Effects of the Inbreeding Reproduction on the Obesity Phenotypes Over Generations

Alais Ferreira da Rocha de Oliveria, José Rebuglio Vellosa, Bruno Hartmann, Yasmin Fidler, Camila Audrey dos Reis and José Rosa Gomes



Background: The literature describes an increase in milk intake during the rat lactation period when the litter size is reduced, which induces an obesity condition in adulthood. However, there are no reports in this obesity model concerning the heritability of obesity phenotypes.
Objectives: This study aimed to evaluate in males rats, the effects of a consanguineous reproduction on obesity phenotypes produced by over-nutrition during the lactation period in the litter size reduced, over 5 generations.
Materials and Methods: Litters were reduced to 2 males and 2 females after birth and the consanguineous mating was performed in adulthood. A normal litter containing 8 males was used as no consanguineous group to compare the results with those of the reduced litters concerning to follows obesity phenotypes evaluated: Lee index, body mass, food intake, retroperitoneal fat deposit, length of the small intestine, goblet cells number, as well as for the glucose, cholesterol, triglycerides, LDL, HDL and VLDL levels.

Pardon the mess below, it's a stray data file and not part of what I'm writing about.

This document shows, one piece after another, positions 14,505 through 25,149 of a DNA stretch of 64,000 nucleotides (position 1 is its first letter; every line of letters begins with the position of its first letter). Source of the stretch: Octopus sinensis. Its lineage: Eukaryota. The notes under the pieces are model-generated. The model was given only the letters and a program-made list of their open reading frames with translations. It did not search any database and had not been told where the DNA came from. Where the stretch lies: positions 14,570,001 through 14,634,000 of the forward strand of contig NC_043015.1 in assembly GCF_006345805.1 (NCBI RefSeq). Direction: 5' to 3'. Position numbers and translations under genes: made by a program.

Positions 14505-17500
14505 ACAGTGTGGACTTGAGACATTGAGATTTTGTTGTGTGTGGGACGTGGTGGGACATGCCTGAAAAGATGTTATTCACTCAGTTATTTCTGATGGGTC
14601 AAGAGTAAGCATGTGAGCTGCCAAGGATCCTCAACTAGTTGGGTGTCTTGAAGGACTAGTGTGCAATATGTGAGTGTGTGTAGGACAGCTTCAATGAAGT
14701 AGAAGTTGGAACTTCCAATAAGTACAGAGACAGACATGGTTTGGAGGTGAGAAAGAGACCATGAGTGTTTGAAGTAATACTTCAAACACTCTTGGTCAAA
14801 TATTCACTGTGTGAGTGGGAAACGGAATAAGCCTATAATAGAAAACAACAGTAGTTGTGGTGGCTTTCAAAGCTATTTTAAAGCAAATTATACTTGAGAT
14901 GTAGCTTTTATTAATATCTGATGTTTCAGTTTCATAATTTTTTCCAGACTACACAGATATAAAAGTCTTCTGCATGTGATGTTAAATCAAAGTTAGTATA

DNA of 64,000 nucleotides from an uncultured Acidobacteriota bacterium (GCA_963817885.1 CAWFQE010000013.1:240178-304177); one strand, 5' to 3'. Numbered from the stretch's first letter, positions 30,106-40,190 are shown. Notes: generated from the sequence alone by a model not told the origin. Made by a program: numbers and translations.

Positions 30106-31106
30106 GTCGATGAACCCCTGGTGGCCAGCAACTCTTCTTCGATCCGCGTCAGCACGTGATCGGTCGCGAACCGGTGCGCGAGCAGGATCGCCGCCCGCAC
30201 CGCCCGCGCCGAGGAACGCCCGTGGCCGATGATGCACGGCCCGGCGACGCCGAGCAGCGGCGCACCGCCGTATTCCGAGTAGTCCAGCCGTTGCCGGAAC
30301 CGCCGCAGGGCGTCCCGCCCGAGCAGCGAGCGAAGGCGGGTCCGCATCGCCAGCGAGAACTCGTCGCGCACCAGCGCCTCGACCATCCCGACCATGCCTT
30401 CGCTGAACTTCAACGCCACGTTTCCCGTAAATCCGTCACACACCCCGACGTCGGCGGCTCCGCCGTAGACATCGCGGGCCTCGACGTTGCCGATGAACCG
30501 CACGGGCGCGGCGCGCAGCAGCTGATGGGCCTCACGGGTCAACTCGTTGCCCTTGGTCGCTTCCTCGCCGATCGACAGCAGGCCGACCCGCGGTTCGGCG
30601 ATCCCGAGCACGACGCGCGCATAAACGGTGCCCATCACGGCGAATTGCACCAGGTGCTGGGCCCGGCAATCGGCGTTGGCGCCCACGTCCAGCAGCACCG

Results: The obesity morph phenotypes were significantly increased (p<0.05) and maintained over generations being followed with opposite changes in the LDL, HDL, and VDL levels, while glucose, cholesterol and triglycerides were reduced. Conclusion: We conclude that the effects detected were maintained over generations using the inbreeding reproduction associated to reduction in size litter which were an increase in the morphological and some of the metabolic obesity phenotypes as well as the reduction in the glucose, cholesterol and triglycerides levels.

Published on: August 12, 2021
doi: 10.17756/jocd.2021-044
Citation: da Rocha de Oliveria AF, Vellosa JR, Hartmann B, Fidler Y, dos Reis CA, et al. 2021. Effects of the Inbreeding Reproduction on the Obesity Phenotypes Over Generations. J Obes Chronic Dis 5(1):29-35.